Among many nails Ronny hit on the head at Friday’s press conference was the question he asked in relation to European football – “Where are the other Scottish teams?” The answer of course has been the same one for virtually 25 years – nowhere. Over that period there have been some utterly atrocious results and performances by Scottish teams. The problem is that clubs, fans and media alike accept this abysmal level of under performance.
When Dons were knocked out of Europe in August as per, I tweeted that Scottish clubs (other than former Rangers and us) had been underperforming in Europe for 20 years. Jim Spence retweeted, asking if fans agreed. Celtic fans did but the only responses I got from lesser club fans was that they did their best; that they could do no better. Mediocrity is not an achievement but I was stunned to find that for these fans it is. They do not expect any better but what I couldn’t comprehend is that they do not expect their clubs to aspire to a higher level. I was stunned by their poverty of aspiration.
These fans used the wage bill of their clubs as the simple illustrator of why they couldn’t achieve, but that is less relevant as the standard drops. At the upper level wage bills become relevant, a player on £100k a week will invariable be a match winner but when at the lower levels, when teams are principally populated with domestic talent, bills illustrate the economic domestic condition of the league. Which leads to the a review of the abilities of Scottish players. Why would a team with 60%+ Scottish players be so inferior to a team with (eg) 60% Kazakhstan players?
The obvious answer would be that their domestic players are better than ours…why? I have never understood why it’s a given that “of course they are more technically gifted than Scottish players” Why? Just what are we doing that young Scottish players are so technically inferior. Unless the fluoride added to our water also cleanses Scots babies in the womb of footballing ability the given that “of course…” these guys are better is a dreadfully defeatist attitude. There is no reason bar poor coaching or acceptance of mediocre standards that this is the case.
Related to the “technically superior” fallacy is that foreign players have a better tactical understanding of the game. As above the obvious question is why and again the answer comes down to the education of our young players. I have never understood why we wait until players are retiring before they train in the theory of football. This is their job. In what other industry would we wait until people are in a management position before providing training in the technical and theoretical aspects of the job? It should be a pre-requisite of these academies that the players graduate not only with football ability but with football knowledge. They should get their coaching badges then with continual CPD training through their career. The only courses they should be taking upon retirement should be people management courses.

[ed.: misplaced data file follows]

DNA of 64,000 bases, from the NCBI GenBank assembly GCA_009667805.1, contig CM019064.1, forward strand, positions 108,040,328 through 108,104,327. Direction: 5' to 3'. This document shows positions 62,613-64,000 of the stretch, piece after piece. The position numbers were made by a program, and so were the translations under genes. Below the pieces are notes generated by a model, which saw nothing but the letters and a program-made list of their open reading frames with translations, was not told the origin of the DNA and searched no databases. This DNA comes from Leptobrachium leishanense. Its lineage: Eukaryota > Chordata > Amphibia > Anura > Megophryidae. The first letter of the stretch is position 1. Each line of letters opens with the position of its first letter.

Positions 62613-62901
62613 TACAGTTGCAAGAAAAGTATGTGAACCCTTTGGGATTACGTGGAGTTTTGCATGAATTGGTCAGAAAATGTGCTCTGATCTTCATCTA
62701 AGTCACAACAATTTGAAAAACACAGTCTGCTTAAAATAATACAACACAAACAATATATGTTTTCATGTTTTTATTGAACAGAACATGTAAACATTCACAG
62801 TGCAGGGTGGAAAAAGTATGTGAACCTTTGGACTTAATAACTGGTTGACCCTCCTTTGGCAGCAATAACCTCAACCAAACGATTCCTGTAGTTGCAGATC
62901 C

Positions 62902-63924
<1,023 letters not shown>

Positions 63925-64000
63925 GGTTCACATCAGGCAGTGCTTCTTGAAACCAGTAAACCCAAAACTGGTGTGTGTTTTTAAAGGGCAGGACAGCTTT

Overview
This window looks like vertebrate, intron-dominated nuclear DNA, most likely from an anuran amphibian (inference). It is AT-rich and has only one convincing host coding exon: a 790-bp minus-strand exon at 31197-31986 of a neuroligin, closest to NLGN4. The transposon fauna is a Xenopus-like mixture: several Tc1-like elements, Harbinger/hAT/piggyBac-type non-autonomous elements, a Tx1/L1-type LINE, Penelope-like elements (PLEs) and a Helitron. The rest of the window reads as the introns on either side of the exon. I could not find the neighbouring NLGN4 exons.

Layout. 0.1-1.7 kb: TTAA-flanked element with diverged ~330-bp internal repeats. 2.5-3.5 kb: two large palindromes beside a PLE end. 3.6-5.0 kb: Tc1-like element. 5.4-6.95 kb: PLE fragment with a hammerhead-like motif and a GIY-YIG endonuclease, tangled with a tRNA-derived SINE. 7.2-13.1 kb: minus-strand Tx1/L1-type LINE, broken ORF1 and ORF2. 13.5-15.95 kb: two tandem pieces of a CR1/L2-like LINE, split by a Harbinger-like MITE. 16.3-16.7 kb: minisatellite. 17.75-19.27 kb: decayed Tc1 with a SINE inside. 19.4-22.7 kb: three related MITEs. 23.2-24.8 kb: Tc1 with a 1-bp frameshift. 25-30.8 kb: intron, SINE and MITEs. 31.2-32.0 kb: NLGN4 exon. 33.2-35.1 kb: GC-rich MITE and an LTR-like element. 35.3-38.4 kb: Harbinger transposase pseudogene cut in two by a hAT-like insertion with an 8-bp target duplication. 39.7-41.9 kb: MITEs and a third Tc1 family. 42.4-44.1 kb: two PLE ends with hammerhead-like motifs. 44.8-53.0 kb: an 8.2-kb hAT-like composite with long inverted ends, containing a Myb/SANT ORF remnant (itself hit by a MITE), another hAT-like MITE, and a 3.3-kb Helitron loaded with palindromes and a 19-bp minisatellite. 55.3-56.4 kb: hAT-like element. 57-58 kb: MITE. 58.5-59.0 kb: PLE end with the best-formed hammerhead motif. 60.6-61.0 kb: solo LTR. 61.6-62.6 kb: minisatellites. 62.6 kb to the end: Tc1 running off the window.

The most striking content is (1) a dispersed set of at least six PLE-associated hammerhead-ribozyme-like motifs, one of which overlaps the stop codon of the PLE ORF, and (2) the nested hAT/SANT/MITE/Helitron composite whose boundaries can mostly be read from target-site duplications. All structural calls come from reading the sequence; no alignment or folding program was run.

Taking kids of 15-18 through coaching and theory tests would surely provide us with more “game aware” players on the park, able to grasp managers’ instructions quickly and (if given the license) adapt to the game themselves. Moreover for those who don’t make it in the game it would also provide Scotland with the raft of educated coaches that the game needs to continue the two strategies above.
Both of these would deal with the challenge that our game cannot afford Europe’s best talent, develop our own and you don’t need to buy in the talent. It would also help with the economics of our game as Scottish talent may once again be something sought after further afield however it will not happen until we resolve our poverty of ambition. Many countries with equal or inferior finances to Scotland are playing regularly in the Europa League. For example the average wage in the Norwegian top flight is £48,000. Excluding our wage bill I can’t imagine Scotland is any lower but we do not expect our European entrants with similar finances to play in European competition beyond August.
At the start of this season, pundits talked about Aberdeen and possibly also Hearts offering a title challenge to Celtic. I found it strange with this expectation that we were criticised for failing to make the Champions League yet Aberdeen suffered no criticism for failing to make the Europa League and when I questioned this on twitter I was stunned by the acceptance of mediocrity by supporters of lesser clubs. There are patently many structural issues with Scottish football, but our mindset following 25 years of failure seems to me to be the biggest. Scottish football will never succeed and develop until people stop putting up with failure. Ronny Deila should not be alone in getting criticised for European failure. Failure is attained when failure is expected.
For all those Scottish managers like McInnes over the last 25 years who’ve praised their players for doing their best in European defeats in July & August
Mediocrity is not an achievement!
(And maybe if they showed an ounce of ambition people like me would drop the lesser tag)